As far as shopping experiences go, Google’s Android Market is akin to a farmers market, with different wares around every corner and in no particular order. And it’s not much better for developers — Jon Lech Johansen, aka DVD Jon, rightly suggests, “[I]t’s time for Google to clean up the house.” But without exercising a control process around application approval like Apple does — a practice that Apple has been criticized for in the past — Google has to proceed carefully, lest it lose what many feel is a key advantage over Apple: openness.
Johansen shares a sad but accurate example of what I call “apps gone wild”: A number of free ringtone app screenshots are reportedly monetized by Google Ad revenues, but while the ringtones don’t appear to be legally licensed, without an approval process, Google allows them to exist, thereby making it appear that it’s acceptable to take and resell someone else’s property. I’m not insinuating that Google actively condones such actions — I personally don’t think it does — but the company has no mechanism in place to prevent them. Or does it?
Google could exercise the remote kill switch, just as it did last week to remove two potentially malicious apps from Android devices. But if the free ringtone applications pointed out by Johansen are any indication of what shouldn’t be in the Android Market, there’s probably too many apps to remotely pull out. Still, a full review of the 65,000 applications available in the Market and some subsequent spring cleaning is in order.
After that, it’s all about maintenance. While there will always be spammy apps, fart titles and other time-wasters that add little to no value, at the bare minimum, Google needs to make sure that no software titles infringe upon the rights of content creators. The software review process needn’t go as far as Apple’s, which has rejected applications that replicate core functionality of iOS4.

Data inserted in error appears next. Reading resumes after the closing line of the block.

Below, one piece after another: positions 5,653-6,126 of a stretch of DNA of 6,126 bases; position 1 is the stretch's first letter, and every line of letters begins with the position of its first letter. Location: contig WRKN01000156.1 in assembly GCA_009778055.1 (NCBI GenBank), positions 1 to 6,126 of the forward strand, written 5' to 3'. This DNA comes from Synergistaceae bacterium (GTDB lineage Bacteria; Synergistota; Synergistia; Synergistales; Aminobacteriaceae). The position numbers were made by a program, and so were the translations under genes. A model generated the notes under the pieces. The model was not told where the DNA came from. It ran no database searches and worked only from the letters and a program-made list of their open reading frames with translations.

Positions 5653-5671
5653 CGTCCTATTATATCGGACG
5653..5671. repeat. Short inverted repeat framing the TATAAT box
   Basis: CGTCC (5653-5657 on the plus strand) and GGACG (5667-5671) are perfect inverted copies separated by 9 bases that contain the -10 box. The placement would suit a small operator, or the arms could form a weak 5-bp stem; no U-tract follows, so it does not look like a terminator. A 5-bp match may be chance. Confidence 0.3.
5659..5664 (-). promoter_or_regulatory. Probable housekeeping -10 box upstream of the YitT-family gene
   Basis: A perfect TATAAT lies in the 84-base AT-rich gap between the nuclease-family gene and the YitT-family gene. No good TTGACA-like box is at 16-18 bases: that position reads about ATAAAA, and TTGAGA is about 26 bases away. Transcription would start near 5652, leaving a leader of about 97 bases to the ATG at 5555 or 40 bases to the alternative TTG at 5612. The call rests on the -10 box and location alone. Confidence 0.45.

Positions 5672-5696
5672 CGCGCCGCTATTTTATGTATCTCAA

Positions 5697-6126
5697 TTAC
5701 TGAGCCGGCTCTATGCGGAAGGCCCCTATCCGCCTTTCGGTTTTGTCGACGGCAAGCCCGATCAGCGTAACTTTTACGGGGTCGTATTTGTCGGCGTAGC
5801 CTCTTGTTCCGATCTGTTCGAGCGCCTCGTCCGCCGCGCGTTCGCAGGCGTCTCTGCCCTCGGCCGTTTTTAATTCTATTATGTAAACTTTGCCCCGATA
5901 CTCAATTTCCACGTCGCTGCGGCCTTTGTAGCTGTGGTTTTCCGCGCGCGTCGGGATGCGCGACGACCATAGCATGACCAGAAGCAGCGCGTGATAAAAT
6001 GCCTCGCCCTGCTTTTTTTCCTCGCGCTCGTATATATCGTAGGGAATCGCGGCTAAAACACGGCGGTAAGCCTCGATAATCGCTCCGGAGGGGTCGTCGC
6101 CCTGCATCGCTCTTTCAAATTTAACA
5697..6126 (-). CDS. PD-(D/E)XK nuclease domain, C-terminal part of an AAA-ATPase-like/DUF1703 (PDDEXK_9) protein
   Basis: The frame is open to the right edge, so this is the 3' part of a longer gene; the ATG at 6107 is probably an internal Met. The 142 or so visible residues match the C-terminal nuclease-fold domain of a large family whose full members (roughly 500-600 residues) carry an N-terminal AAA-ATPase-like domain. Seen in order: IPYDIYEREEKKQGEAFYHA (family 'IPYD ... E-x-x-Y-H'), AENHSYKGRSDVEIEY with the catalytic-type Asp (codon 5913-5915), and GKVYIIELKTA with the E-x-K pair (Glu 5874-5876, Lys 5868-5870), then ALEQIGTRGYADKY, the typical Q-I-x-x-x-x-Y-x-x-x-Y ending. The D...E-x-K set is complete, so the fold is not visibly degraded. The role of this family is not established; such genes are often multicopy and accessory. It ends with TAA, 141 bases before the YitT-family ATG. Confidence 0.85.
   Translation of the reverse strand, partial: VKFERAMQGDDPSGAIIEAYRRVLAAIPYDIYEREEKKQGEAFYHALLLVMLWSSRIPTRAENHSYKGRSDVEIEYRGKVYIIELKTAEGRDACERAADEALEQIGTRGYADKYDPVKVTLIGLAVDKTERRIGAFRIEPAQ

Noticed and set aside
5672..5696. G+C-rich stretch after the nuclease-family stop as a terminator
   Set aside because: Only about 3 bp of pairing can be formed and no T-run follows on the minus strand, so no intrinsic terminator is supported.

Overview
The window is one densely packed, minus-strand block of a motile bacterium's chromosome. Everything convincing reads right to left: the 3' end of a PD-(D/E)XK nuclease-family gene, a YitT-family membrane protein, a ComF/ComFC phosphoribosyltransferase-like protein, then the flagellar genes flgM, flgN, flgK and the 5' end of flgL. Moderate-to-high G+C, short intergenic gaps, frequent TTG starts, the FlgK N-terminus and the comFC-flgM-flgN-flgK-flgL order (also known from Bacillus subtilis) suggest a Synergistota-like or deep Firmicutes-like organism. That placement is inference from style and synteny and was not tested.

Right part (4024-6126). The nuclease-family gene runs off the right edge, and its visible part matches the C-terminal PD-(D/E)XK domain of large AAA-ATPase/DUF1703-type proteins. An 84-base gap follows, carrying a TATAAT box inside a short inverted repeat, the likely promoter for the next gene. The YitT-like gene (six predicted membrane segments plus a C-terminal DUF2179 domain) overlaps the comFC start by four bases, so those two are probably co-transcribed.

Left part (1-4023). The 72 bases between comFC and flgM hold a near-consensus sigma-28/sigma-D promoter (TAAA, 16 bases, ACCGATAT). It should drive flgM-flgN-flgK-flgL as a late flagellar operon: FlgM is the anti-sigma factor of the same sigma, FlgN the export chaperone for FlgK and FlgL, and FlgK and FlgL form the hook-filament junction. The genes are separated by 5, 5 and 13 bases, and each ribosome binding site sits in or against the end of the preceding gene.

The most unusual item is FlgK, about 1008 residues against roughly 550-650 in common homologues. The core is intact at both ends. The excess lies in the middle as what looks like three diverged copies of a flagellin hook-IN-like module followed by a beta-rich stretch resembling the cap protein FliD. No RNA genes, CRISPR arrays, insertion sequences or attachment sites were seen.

One method to improve the customer experience without completely controlling the Market is for Google to better manage application permissions. Today, every potential download shows a detailed list of what phone features the software title has access to, which is confusing to many consumers. I see the need for the permission warnings, but only because there’s no centralized review process — essentially, Google has moved the process down to the user level, and most users don’t want to be bothered with it.
I know that I’m not reading all of the permissions these days and I suspect many others are skipping them, too. A review for malicious intent at the store level is worth considering if Google wants to improve the Market experience. Perhaps devs should be asked why a music app requires access to the phone’s contact database, for example? The answer is likely that it’s to share information on what tunes you’re listening to, but it’s worth asking the question all the same.
After the store shelves are winnowed down and polished up, it’s time to adjust the aisles. It boggles my mind that the leader in search offers a poor search experience for Google’s Android Market. When I spell a search term incorrectly or I’m unsure of the proper search term to use, the Market either returns terrible results or none at all. When was the last time that you did a web search on Google and came up empty? Granted, my misspelling of “Slingbox” is my own fault, but at least on the web, Google is kind enough to say “Did you mean Slingbox?” when I fat finger my search. With Android 2.2, I’m just now seeing the same “smarts” that Google’s web search offers, which should get pushed down to all Android devices, regardless of version.
I shouldn’t overlook Google’s recent efforts to improve the Market — Android 2.2 now supports application auto-upgrading and at last month’s Google I/O event, Vic Gundotra previewed Google’s upcoming web-based Market, which should address some of the on-device shortcomings. Users can buy apps from the web store, and if they’re signed in to Google, purchased apps will be pushed directly over the air to their Android handsets.
From a customer service and usability standpoint, these are positive steps forward, but if the store is still a mess, the benefits will be muted. And when you’re gaining 160,000 new customers to your storefront daily, you don’t want a sloppy store.
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